The investigational Carillon therapy has been evaluated in several safety studies, including a blinded, randomized, sham-controlled study, that demonstrated that patients treated with Carillon therapy and heart failure medications were more likely to have reduced mitral valve leakage and a reduction in left ventricle size than people on standard medical therapy alone.4
Carillon therapy has been commercially available in Europe since 2012 and has been used to treat thousands of people worldwide. However, it is an investigational device in the U.S.
In the Carillon procedure:
- No general anesthesia is required
- No additional or changes in medications are needed as a result of the Carillon therapy
- The Carillon device does not interfere with future heart failure treatment options – if required
Thousands of people have been treated with Carillon therapy worldwide
View the Carillon procedure
Find a Study Site
Click on to contact a center near you to see if you are eligible for the EMPOWER Trial
Am I a Candidate?
You may be a candidate for the EMPOWER Trial if you:
- Have been diagnosed with heart failure and mild-to-severe FMR
- Have symptoms of heart failure, such as difficulty walking up stairs, and require heart failure medications
- Do not have another device located in your coronary sinus. Some types of pacemakers, called CRT, are implanted in the coronary sinus and would prevent access or deployment of the Carillon therapy
- Have not been hospitalized due to heart failure in the past 30 days
- Are not participating in another heart failure trial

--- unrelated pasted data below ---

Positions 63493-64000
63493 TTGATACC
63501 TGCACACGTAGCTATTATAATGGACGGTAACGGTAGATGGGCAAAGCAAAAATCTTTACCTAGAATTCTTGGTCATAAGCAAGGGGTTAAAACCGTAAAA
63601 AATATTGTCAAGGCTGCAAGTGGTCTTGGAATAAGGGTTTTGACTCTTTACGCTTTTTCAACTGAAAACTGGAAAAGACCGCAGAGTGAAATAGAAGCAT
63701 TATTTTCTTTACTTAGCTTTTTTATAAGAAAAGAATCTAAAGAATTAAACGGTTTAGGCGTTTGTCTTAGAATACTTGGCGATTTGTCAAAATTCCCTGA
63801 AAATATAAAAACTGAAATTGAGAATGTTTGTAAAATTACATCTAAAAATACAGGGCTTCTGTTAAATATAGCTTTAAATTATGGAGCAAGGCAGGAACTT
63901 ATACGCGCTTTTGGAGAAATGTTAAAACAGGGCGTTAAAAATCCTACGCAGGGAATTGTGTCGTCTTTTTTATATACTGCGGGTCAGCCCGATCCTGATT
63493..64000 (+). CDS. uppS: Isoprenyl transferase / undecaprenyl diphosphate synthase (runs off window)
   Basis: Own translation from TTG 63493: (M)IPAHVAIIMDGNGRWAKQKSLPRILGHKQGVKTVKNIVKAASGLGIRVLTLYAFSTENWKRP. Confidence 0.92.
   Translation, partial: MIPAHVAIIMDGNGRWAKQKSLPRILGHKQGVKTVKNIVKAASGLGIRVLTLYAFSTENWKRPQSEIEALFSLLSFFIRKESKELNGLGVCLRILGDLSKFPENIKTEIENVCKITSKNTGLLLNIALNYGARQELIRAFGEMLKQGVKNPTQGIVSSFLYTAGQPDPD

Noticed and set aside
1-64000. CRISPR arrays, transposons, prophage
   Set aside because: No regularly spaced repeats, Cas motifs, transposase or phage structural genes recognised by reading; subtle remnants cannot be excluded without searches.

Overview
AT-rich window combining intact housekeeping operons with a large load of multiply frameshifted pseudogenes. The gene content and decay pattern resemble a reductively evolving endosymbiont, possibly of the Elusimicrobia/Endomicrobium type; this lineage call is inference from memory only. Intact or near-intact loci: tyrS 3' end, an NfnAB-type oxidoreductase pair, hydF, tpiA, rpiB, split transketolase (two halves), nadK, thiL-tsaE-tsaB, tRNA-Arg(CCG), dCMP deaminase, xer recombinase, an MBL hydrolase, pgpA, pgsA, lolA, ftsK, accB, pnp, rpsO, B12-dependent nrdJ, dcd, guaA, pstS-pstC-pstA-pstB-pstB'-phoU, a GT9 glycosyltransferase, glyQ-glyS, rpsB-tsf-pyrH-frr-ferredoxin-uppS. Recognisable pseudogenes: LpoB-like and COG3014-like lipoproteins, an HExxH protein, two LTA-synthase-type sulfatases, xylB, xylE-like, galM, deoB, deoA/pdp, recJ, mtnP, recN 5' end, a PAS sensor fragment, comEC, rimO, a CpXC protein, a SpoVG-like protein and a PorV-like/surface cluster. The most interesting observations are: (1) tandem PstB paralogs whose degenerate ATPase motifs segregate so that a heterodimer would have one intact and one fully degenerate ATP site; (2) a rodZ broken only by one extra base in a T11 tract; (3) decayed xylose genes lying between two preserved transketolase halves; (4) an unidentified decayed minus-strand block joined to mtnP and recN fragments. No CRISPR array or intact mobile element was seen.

If all of the above are generally applicable to you, you may be eligible to participate in the EMPOWER Trial
Why Should I Participate?
Although investigative, the Carillon therapy has the potential to help earlier in your disease state and is designed to provide benefits otherwise unavailable through currently available therapies.
Other notable aspects of the therapy and trial include:
- A short, minimally invasive procedure
- Designed with safety in mind – no required change in medications, no requirement for general anesthesia and no blood thinners required as a result of the Carillon therapy
- People in the control group, at 24 months, who did not receive Carillon therapy may be eligible to be treated at that time
- The potential to be treated earlier in the course of your disease, before your disease substantially progresses and irreversible damage has been done
- The Carillon implant is located outside, but next to, your mitral valve which keeps all future heart failure treatment options open
- The opportunity to be part of research that may help other people with the same condition improve their lives
Learn more about the EMPOWER Trial
I’d like more information on the EMPOWER Trial
- Kramer DG, Trikalinos TA, Kent DM, Antonopoulos GV, Konstam MA, Udelson JE. Quantitative evaluation of drug or device effects on ventricular remodeling as predictors of therapeutic effects on mortality in patients with heart failure and reduced ejection fraction: a Meta-Analytic approach. J Am Coll Cardiol.2010;56(5):392–406.
- Yu C, Bleeker GB, Fung JW, Schallj MJ, Zhang Q, van der Wall EE, Chan Y, Kong S, Bax JJ. Left Ventricular Reverse Remodeling but Not Clinical Improvement Predicts Long-Term Survival After Cardiac Resynchronization Therapy. Circulation. 2005;112(11):1580-1586
- Aimo A, Gaggin HK, Barison A, Emdin M, Januzzi Jr JL. Imaging, Biomarker, and Clinical Predictors of Cardiac Remodeling in Heart Failure with Reduced Ejection Fraction. JACC: Heart Failure. 2019;7(9):782-794.
- Witte K, et al. A Randomized Sham-Controlled Study of Percutaneous Mitral Annuloplasty in Functional Mitral Regurgitation: The REDUCE FMR Trial. JACC: Heart Failure. DOI: 10.1016/j.jchf.2019.06.011
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NOTE: The Carillon Mitral Contour System has received CE Mark (0344) and is available for sale in Europe and other countries that recognize CE Mark.
CAUTION: Investigational Device. Limited by United States law to investigational use.